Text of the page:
Under The Hood: Tips and Tricks to driving iRacing’s Porsche 911 RSR GTE

Whilst not used in many series’ on iRacing, the GTE class can provide fantastic on-track action and be amazing to get behind the wheel of. Let’s understand the Porsche 911 RSR GTE.

Porsche has a long history in motorsport, with endurance racing being one of their specialities. They have the most wins as a manufacturer at the Le Mans 24 Hour, having won the race 19 times, and the Porsche 911 RSR GTE represents the iconic German brand’s entry into the world of GTE racing, where some of the world’s fastest GT cars race for periods of up to 24 hours. As always, iRacing’s rendition of the 911 RSR is of incredible quality, and when you understand it, a joy to drive.

Introducing the Porsche 911 RSR GTE

The Porsche 911 RSR GTE is powered by a mid-mounted flat-six engine producing 510hp straight through the rear wheels. The engine sounds magnificent, especially when pushed hard. The car develops good levels of downforce with excellent handling and braking, acting as something similar to a GT3 on steroids – a class you can pick up setups for now as part of our iRacing Setup Subscription.

The Porsche 911 RSR GTE and its other GTE counterparts are all available to race in the European Sprint Series, a series you can find out more about in our series guide. This is a one-hour series that should give you a good idea of what multi-class endurance racing is like before making the move to longer, team-based races that can range from 6-hour races in the European Endurance series all the way to 24-hour races. 

The basic car characteristics

Porsche decided to move the engine on the RSR to a mid-mounted position, unlike all of the other 911s that have the engine rear-mounted. This changes its handling from the expected tail-happy oversteer to something more neutral and predictable, making it a relatively well-balanced GTE car. 

The car has lots of torque but has Traction Control to tame the oversteer if you’re a bit too enthusiastic with the throttle, although, a lack of ABS makes it difficult to handle on the brakes. Realistically, it handles similarly to its GT3 counterpart, the Porsche 911 GT3 R.

Aerodynamics and bodywork

The 911 RSR is designed for racing on a variety of tracks that range from tight, narrow and twisty, like Sebring, to massive high-speed monsters like Le Mans. The car’s front splitter and rear wing can be adjusted by increasing the number for more downforce and decreasing it for lower downforce. 

You can use the front splitter settings to help trim out a bit of understeer as well, but it’s generally accepted that both front and rear downforce levels need to be quite close together to ensure that you have a good aero balance. You’ll need to manage this level of aerodynamic grip more similarly to other downforce-focussed vehicles on the iRacing service, meaning smoother driving is often required.

The base iRacing setups do a good job initially but induce a bit too much understeer, especially in fast corners. Learning to manage the load transfer to give the front wheels enough time to be loaded will help with this, along with minor setup adjustments.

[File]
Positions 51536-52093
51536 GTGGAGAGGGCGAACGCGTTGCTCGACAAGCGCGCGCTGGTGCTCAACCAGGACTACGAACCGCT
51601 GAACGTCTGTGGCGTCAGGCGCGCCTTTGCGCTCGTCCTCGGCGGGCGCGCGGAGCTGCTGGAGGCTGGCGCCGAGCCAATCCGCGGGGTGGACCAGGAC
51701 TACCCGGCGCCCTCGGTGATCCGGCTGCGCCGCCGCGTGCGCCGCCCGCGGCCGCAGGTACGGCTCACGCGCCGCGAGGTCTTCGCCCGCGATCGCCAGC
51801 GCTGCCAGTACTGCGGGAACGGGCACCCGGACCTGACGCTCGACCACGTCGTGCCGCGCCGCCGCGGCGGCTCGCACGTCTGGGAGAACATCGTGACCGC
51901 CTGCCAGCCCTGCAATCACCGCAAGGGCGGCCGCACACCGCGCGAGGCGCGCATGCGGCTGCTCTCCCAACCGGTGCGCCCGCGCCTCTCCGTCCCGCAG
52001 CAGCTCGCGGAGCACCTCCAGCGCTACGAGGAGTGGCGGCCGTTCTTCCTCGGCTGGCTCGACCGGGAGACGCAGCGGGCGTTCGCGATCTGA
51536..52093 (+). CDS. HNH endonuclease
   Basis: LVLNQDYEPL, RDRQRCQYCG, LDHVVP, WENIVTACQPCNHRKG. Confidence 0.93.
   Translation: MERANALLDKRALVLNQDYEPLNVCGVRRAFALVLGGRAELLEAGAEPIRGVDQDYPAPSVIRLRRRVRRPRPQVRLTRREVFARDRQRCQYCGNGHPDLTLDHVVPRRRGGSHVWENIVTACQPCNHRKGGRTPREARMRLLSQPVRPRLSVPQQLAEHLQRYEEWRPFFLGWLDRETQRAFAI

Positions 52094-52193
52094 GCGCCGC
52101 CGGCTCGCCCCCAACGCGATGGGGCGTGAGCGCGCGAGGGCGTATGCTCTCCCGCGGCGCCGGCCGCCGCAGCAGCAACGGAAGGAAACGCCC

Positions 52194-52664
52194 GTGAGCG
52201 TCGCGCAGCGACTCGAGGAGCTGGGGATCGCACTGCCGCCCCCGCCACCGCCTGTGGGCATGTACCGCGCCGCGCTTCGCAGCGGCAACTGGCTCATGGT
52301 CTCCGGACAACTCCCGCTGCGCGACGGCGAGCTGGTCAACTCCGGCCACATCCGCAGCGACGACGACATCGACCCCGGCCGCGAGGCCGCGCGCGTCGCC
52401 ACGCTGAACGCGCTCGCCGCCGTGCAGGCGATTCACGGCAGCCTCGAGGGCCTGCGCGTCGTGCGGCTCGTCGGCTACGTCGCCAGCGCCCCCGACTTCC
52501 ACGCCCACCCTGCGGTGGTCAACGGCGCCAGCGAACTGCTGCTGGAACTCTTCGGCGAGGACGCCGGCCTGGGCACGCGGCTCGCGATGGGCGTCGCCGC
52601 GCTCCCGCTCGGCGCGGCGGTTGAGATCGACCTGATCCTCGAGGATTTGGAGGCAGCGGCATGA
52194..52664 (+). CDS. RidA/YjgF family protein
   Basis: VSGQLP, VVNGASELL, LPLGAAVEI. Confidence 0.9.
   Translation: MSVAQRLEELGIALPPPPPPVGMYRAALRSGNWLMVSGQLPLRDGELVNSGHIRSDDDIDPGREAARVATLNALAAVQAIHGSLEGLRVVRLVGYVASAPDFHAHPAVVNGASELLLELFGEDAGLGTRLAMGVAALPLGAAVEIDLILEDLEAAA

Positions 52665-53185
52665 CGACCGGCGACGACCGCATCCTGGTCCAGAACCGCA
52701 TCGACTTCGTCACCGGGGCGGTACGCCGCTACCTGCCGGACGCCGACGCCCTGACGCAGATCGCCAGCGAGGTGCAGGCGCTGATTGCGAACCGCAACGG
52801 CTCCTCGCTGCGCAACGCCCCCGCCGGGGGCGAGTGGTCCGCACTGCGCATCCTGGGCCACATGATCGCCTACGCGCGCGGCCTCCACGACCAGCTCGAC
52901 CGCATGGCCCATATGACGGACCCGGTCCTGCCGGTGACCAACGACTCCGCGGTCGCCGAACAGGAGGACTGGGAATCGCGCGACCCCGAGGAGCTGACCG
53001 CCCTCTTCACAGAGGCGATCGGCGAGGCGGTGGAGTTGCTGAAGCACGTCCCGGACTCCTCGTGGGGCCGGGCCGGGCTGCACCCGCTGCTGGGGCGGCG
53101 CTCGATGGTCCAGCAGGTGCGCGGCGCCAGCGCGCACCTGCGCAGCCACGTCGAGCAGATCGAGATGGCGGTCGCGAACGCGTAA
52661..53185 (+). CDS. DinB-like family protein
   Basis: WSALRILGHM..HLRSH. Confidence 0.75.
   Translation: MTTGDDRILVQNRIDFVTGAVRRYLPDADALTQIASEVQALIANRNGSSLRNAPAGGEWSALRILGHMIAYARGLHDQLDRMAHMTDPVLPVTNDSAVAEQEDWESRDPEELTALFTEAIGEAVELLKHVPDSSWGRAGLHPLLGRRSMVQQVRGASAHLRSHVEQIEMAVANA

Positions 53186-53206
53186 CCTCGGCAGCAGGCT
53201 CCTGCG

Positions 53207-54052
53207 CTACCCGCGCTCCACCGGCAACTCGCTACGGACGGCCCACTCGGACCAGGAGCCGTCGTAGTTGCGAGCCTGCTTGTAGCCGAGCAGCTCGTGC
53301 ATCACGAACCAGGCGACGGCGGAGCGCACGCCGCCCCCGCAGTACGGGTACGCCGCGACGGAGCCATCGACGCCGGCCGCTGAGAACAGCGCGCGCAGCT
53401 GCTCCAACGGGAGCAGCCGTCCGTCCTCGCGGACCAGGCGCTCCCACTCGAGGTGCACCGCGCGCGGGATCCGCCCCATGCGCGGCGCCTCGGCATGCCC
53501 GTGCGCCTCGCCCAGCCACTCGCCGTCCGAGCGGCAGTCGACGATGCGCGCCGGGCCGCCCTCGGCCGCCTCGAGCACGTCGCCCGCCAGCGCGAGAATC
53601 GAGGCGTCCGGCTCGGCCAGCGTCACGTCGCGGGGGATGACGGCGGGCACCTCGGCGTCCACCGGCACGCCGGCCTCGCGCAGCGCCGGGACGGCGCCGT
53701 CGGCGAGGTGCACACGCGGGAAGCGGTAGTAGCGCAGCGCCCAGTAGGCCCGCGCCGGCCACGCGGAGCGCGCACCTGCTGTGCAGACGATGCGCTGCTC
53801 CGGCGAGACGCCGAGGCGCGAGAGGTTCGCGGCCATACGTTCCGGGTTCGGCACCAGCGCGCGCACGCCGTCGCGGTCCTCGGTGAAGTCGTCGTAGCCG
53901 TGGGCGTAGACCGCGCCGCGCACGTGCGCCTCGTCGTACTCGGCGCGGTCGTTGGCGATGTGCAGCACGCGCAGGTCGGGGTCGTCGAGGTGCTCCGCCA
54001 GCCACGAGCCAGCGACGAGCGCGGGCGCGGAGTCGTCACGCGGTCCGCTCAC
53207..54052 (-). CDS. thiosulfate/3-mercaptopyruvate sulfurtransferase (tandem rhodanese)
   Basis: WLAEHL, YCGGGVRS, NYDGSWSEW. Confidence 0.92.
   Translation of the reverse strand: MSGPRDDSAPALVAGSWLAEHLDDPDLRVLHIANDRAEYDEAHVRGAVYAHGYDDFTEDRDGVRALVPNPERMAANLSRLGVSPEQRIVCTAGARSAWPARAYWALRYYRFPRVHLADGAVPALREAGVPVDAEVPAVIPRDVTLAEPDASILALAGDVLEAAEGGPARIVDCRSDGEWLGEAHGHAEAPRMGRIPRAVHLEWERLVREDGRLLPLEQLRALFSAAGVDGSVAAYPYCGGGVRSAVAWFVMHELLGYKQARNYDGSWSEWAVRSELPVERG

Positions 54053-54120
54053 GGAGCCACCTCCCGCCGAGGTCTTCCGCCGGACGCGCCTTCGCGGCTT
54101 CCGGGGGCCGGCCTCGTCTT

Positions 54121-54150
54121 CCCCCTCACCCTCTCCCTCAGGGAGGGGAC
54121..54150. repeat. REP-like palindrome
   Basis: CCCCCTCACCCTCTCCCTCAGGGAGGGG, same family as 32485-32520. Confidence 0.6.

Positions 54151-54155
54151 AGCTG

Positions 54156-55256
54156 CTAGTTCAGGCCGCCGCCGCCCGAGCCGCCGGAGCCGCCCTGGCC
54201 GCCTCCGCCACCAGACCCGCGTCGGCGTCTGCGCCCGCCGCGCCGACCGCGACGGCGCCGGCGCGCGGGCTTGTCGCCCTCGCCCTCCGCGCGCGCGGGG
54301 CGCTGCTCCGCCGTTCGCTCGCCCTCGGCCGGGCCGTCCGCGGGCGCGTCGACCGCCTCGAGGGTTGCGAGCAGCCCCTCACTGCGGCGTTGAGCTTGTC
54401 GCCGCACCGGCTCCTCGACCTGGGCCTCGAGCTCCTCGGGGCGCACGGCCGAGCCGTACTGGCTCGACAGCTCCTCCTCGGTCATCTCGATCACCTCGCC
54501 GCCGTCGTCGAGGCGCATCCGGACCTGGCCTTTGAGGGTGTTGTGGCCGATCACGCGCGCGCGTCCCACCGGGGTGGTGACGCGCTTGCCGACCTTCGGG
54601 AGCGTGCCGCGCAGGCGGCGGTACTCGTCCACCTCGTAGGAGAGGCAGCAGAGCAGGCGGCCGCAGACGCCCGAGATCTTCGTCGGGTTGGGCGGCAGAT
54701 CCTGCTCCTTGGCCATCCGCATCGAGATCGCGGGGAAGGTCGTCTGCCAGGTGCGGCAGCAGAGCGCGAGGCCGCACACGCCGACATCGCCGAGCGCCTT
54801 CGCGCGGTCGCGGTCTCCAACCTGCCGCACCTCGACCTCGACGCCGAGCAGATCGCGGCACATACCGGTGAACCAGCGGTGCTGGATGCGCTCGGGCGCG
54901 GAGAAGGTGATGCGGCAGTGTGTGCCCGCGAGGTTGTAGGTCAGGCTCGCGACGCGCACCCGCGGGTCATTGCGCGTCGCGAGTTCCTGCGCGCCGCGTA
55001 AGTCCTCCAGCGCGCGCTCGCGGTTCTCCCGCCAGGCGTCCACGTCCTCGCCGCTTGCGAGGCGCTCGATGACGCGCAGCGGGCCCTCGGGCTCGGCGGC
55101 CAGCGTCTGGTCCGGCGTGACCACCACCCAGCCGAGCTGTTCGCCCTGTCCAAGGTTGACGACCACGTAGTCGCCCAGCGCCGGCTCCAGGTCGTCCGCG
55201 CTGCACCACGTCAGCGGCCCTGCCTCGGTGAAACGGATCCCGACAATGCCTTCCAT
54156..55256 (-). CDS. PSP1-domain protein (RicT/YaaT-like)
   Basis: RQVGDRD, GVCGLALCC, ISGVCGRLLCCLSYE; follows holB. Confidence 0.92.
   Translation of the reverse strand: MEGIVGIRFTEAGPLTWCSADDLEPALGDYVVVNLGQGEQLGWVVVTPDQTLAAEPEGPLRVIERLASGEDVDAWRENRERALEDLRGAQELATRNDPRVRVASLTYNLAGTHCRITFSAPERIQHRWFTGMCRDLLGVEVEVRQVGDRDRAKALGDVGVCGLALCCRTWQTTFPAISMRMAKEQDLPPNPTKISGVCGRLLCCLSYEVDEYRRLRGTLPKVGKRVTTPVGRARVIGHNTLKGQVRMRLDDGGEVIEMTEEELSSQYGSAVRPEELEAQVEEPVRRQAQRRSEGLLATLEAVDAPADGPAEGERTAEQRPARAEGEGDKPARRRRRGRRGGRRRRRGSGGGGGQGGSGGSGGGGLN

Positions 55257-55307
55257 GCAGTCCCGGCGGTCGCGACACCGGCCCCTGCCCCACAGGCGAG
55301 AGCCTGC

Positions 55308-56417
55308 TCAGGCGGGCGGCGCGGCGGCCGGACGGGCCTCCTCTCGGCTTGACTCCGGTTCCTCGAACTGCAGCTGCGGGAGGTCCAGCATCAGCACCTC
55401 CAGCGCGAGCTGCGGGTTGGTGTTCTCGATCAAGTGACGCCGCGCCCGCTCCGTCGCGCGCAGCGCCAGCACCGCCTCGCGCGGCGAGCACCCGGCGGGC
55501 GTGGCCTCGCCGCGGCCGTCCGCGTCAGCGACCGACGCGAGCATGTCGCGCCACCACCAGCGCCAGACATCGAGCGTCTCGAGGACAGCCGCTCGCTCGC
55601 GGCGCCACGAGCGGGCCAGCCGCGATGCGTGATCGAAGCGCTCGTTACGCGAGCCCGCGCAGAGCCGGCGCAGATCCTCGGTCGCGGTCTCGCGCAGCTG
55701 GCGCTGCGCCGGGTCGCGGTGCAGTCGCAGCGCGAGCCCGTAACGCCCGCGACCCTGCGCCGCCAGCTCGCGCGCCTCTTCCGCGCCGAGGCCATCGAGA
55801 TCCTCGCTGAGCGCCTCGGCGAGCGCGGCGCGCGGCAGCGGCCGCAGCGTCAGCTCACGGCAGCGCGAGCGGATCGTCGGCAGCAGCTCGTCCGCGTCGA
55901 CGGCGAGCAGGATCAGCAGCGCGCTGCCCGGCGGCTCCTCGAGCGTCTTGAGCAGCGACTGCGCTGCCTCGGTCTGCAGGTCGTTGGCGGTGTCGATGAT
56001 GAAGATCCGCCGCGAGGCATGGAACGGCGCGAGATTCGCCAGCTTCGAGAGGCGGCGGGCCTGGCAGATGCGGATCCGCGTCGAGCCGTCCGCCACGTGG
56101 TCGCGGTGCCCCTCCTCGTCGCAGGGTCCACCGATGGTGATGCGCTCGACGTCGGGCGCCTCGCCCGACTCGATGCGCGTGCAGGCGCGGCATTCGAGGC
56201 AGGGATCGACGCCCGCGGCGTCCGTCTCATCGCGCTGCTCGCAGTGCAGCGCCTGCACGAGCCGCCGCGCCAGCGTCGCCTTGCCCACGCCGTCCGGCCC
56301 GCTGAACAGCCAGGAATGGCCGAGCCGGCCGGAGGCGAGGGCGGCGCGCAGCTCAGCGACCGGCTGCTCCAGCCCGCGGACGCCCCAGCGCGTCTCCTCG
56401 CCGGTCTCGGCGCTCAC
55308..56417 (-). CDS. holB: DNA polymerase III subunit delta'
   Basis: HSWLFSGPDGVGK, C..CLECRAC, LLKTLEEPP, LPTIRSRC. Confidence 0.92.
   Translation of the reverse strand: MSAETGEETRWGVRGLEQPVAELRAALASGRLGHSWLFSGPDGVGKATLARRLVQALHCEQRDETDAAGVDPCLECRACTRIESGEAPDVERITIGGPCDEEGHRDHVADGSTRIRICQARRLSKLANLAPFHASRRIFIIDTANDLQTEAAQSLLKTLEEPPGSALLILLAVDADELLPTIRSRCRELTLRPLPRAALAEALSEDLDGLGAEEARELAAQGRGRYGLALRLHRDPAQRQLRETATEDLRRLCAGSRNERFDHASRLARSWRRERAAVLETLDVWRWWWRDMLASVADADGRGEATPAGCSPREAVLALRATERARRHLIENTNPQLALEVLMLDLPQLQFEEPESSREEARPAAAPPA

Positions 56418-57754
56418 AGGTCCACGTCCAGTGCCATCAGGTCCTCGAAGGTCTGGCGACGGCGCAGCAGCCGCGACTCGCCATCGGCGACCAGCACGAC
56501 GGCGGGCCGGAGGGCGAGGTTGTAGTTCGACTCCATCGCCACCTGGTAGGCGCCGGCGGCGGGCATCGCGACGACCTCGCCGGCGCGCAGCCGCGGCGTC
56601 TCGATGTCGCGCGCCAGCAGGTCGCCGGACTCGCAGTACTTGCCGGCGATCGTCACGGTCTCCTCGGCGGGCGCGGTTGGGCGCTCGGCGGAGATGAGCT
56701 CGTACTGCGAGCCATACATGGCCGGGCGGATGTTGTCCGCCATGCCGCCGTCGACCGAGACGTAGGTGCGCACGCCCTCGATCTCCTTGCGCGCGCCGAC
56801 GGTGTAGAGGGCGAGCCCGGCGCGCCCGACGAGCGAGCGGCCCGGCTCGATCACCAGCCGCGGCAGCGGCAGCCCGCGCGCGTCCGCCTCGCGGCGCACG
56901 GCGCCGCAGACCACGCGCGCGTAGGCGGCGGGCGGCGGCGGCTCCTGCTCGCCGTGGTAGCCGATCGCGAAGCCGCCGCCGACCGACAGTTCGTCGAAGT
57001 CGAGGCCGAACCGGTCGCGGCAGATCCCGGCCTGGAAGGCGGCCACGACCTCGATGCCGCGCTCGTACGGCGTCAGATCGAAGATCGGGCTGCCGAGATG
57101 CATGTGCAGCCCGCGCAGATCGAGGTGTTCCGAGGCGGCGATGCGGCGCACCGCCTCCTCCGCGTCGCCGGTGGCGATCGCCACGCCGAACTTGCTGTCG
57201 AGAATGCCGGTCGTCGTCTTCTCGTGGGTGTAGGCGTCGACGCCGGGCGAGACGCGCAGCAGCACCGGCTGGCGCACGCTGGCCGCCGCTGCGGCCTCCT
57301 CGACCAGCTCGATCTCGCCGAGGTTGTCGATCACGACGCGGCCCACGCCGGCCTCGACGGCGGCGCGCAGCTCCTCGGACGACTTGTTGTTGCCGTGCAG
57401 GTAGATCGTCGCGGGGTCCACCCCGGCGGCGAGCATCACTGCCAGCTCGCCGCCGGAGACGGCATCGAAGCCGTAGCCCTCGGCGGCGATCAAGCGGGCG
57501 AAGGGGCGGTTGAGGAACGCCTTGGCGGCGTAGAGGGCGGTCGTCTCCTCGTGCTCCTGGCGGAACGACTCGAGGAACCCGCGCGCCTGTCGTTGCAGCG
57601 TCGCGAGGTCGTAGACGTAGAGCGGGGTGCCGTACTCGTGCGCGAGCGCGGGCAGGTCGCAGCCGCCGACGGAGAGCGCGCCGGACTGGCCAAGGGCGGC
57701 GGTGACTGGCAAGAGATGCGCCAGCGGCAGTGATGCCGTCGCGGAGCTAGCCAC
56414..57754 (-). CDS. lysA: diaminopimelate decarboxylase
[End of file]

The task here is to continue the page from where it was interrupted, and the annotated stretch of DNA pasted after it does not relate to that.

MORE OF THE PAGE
Power delivery and braking

As mentioned earlier, the car has prodigious torque but also has traction control to help keep it in check. We don’t, however, recommend that you stamp on the throttle at the corner exit and let the traction control catch you since that’s only going to cost you time as the system interferes. It’s far more effective to be smooth with the throttle and minimise the effects of traction control.

Several fuel modes are available too, with Mode 0 being the default for most usage cases. However, if you’re in a long race and need to do some fuel saving, modes 1 to 10 are available, with each higher mode saving more fuel but also causing a reduction in performance. Mode 11 is a Safety Car mode with maximum fuel saving.

Meanwhile, despite not having ABS, the car is pretty stable under braking and will only lock up when you exceed the limits by being way too aggressive. The car is relatively easy to drive initially but needs a lot of understanding and skill to master, meaning our driver coaching will help you get the most out of the 911 RSR. 

Steering and cornering

The car is amazing to drive, with good balance and predictable handling. It feels nimble and handles both fast and slow corners with aplomb once you’ve understood the basics of trail braking and load transfer.

From the moment you first leave the pits, there’s the impression that the car is rock solid and stable, especially if you have a good setup, something we are currently in the midst of developing here at Coach Dave Academy for release during 2023 Season 2. You can immediately feel that the 911 RSR is designed to be super consistent without any sudden, scary moments to catch you out.

Final thoughts

The Porsche 911 RSR GTE is a magnificent long-distance racer that’s an absolute pleasure to drive. It’s fast, stable, and consistent, with lots of feedback to keep you informed on exactly what the car is doing at all times. If you’re a fan of GT cars and multi-class endurance racing, then this is the car for you.

Banner credit: iRacing

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